Australian shares closed flat despite local data indicating continued improvement in labour market and ongoing growth in the construction sector.

The benchmark S&P/ASX 200 Index dipped 0.1 points, or just 0.02 per cent, on Wednesday to 5316, as big falls from mining stocks and three of the big four banks offset gains in healthcare, energy and retail.

Local shares followed Wall Street higher at the start, but pulled back as investors grew cautious ahead of some important announcements expected in the United States and China later in the week.

Minutes from the US Federal Reserve Open Market Committee’s December meeting are due for release before the Australian market opens on Thursday. At the December meeting it was decided to start reducing the central bank’s monthly asset purchases from $US85 billion to $US75 billion. It is hoped the document will shed light on how quickly and aggressively the FOMC will proceed in scaling back its massive stimulus program.

Nomura North America economist Lewis Alexander said he “expects the FOMC, under [incoming chairman Janet] Yellen’s leadership, to increasingly link prospects for future interest rate rises to prospects for inflation.” Mr Alexander noted that for this reason the Federal Reserve may be less forthcoming in providing forward guidance during Ms Yellen’s tenure, even though this is an approach she has advocated in the past.

Banks mixed as construction growth cools

Locally, the Australian Industry Group/Housing Industry Association Australian Performance of Construction Index showed that in December the construction sector expanded for the third month in a row. However the pace of growth slowed, with the index down 4.4 points to 50.8, after recording 55.2 in November - the second-highest rate of expansion since the survey began in 2005.

Residential and commercial construction expanded, while the engineering sub-sector contracted. Confirmation of the downturn in demand for engineering construction was negative for mining services stocks.

Among mining services stocks on Wednesday, Bradken fell 4.6 per cent at $5.58, Ausdrill lost 5.9 per cent at 96.5¢, and Decmil Group shed 3.8 per cent to $2.29. Forge Group was the worst-performing stock in the ASX 200, dumping 15.6 per cent to $1.11.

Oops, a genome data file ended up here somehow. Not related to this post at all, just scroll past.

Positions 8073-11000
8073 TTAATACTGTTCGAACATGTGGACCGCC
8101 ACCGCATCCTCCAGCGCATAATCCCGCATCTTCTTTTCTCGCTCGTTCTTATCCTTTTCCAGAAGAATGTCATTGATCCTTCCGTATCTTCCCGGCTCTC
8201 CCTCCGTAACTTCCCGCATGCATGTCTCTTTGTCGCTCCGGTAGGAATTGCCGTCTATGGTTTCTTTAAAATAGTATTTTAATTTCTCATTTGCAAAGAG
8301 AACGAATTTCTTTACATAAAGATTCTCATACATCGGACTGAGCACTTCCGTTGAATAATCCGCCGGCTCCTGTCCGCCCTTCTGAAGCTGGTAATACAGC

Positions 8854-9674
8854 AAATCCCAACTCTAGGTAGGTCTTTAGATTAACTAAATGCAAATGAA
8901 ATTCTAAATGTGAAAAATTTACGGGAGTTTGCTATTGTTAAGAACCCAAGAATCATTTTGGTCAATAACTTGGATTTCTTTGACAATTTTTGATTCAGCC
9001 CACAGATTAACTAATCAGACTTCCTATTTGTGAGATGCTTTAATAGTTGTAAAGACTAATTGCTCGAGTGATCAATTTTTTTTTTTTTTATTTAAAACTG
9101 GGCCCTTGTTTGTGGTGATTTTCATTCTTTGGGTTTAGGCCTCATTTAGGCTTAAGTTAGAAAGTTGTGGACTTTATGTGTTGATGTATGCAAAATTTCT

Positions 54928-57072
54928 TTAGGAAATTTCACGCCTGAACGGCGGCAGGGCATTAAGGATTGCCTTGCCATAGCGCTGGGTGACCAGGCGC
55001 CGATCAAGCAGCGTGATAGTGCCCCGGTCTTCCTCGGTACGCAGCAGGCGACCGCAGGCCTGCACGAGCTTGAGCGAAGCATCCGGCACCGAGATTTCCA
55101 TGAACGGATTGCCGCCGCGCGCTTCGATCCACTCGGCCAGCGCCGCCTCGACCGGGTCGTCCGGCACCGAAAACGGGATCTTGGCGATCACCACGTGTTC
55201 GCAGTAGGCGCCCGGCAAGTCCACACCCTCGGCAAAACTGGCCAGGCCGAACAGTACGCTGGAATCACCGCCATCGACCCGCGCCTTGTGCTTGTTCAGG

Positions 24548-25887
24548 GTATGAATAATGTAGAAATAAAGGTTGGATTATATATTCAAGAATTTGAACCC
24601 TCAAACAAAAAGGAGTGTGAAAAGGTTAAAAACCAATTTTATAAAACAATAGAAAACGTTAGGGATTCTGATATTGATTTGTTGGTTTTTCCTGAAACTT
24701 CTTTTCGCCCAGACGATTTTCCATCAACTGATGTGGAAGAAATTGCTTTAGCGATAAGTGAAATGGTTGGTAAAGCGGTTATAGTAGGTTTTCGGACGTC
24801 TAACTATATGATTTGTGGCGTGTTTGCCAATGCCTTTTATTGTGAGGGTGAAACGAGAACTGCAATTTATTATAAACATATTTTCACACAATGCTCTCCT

Quest Asset Partners fund manager Troy Cairns said that despite a dramatic correction in mining services over the past few months it is still tricky find good value stocks in the sector. “Mining services stocks deserve to trade on a lower than market average price-earnings ratio because it is very difficult to consistently grow earnings in an industry prone to such strong cyclical headwinds.

“Another obstacle to picking winners in the mining services sector at the moment is that companies are at risk of squeezing margins too aggressively to win jobs, which could cause problems down the track.”

The major mortgage lenders were mixed, with Commonwealth Bank of Australia the only one of the big four banks to close higher, up 0.2 per cent to $77.88. Westpac dipped 0.1 per cent to $32.04, ANZ Banking Group fell 0.5 per cent to $31.71, and National Australia Bank lost 0.3 per cent to $34.40.

Miners continue fall

Magellan Financial Group jumped 5.5 per cent at $11.48. It was the second day in a row of strong gains since the funds manager reported its funds under management grew by $587 million in December.

Telstra Corporation was flat at $5.28. Fund managers and analysts predict the telco giant will sit on its multibillion-dollar cash pile until after a new deal is finalised with government enterprise NBN Co.